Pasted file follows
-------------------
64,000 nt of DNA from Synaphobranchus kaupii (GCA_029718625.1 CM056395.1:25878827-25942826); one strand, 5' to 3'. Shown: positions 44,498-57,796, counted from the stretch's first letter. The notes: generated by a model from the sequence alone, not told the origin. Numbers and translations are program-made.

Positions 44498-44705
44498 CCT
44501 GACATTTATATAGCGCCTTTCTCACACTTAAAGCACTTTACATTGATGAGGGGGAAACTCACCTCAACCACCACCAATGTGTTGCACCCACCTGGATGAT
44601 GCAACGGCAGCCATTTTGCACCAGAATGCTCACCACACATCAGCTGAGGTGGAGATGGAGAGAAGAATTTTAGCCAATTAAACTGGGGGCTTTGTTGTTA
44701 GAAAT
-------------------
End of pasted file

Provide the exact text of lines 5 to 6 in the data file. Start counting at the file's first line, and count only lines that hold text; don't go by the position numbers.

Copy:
44601 GCAACGGCAGCCATTTTGCACCAGAATGCTCACCACACATCAGCTGAGGTGGAGATGGAGAGAAGAATTTTAGCCAATTAAACTGGGGGCTTTGTTGTTA
44701 GAAAT